No, Airdropped NFTs Cannot Empty Your Crypto Wallet
As NFT collectors learn about smart contracts for the first time, rumors and misinformation run amok.
It’s scammer season in NFT-land, but amid the valid concerns about hacks and exploits, misinformation is spreading fast.
As non-fungible tokens (NFTs) continue to become more popular, the user demographics for many cryptocurrency platforms are fundamentally changing as a new, perhaps less tech-centric population learns how smart contracts work.
The proliferation of relatively green users and new money in the market has led to a similar boom in Discord scams, phishing attempts and “clippers” – all attack vectors that more experienced crypto users may be familiar with but that NFT collectors are often hearing about for the first time.
The prevalence of real threats has also led to a boom in misinformation about what is and isn’t a risk.
In a viral tweet on Monday, NFT collector “AJ” claimed to have lost an NFT collection worth more than $50,000 in a hack.
AJ wrote that he had not entered his seed phrase anywhere, had not interacted with fake front ends or otherwise fallen for common scam tactics, and that the only way he could have lost his collection was from malicious permissions associated with NFTs “airdropped” to his address, or NFTs sent to his address for free. AJ didn’t respond to a request for comment by press time.
The incident led to a rumor that accepting bids on airdropped NFTs or listing them for sale, both of which require a contract approval, could lead to wallets being emptied.
In interviews with CoinDesk, however, a pair of developers say that AJ’s depiction of the events is highly unlikely, if not impossible, and that standard operational security – such as double-checking that emails are from the proper sources and using a hardware wallet – is the best way forward.
Key to AJ’s theory for how his wallet was drained is a feat of smart-contract wizardry that may well be impossible.
“Many NFTs you have traded on OpenSea have the ‘setApprovalForAll’ function set to ‘true’ for the OpenSea trading contracts unless you have gone out of your way to clear that approval,” NFT developer and analyst Nate Alex told CoinDesk on Twitter, adding:
“It’s a global approval for a given collection, so if you have 100 Art Block Factory NFTs and trade one of them, the other 99 are still approved for trade and thus only require you to sign a message to list more (not submit a [transaction]).”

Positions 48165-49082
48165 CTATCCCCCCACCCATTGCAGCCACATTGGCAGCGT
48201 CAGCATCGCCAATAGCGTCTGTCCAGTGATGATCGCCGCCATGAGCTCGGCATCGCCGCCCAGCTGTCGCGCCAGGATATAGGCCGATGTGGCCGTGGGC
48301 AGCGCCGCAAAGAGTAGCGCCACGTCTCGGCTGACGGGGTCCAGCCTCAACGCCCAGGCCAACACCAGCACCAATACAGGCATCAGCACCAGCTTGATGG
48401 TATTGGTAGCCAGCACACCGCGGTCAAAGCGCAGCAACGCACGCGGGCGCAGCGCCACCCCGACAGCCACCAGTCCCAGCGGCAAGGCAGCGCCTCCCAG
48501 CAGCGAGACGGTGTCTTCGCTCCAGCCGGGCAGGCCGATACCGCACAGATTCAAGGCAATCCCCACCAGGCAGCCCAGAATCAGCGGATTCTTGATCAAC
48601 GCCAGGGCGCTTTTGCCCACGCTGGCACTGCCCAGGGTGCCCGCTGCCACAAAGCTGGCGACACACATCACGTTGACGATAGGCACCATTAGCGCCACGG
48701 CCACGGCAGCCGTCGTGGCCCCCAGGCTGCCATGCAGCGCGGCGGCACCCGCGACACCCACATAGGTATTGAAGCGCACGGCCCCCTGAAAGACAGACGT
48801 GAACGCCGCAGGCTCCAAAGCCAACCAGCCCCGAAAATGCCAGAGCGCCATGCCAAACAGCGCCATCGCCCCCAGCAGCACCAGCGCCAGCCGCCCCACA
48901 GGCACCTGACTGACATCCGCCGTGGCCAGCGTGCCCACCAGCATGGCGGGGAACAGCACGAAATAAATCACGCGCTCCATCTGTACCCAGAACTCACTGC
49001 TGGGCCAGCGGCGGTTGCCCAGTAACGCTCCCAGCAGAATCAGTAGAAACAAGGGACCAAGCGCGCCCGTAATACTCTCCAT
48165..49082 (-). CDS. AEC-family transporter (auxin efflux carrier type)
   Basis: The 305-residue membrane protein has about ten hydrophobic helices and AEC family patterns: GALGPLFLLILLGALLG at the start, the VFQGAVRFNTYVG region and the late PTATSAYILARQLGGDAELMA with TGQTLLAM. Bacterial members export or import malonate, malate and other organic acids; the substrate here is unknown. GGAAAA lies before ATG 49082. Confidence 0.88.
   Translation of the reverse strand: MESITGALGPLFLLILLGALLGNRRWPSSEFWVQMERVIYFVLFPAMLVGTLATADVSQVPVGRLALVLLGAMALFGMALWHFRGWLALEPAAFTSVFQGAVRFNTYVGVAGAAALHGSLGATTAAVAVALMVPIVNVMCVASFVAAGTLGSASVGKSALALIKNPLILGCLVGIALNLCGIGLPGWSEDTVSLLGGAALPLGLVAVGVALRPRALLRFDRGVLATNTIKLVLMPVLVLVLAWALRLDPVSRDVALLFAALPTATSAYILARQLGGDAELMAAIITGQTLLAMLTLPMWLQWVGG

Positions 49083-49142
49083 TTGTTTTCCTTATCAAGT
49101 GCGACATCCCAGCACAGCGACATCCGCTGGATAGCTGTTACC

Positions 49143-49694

Taking advantage of such an attack vector would still require special permissions, however.
“In order to take advantage of OpenSea’s open approval across everyone’s collections, you’d either need access to their marketplace contract via ownership controls of said contract, or access to manipulate their front end into getting users to sign fake messages,” Alex added.
Indeed, on-chain sleuths found that AJ’s own Ethereum address accepted a low bid for his Damien Hirst NFT, and as pseudonymous Solidity developer Foobar tweeted, there was no elaborate contract responsible for transferring out his holdings; his own address was the instigator.
“Looks like he probably entered his private key into a phishing site or had malware on his computer,” Foobar told CoinDesk.
While there have been conceptually similar attacks in the past with fungible token contracts, such as RUNE, which relied on a transaction origin check as opposed to a message sender check, Foobar said it’s an edge case that shouldn’t apply to NFTs.
“Any ERC-721s that check ‘tx.origin’ for approvals could be vulnerable. But I don’t think I’ve ever seen any of those,” Foobar added.
Both developers warned users to remain wary of phishing emails and implored collectors to consider investing in hardware wallets.
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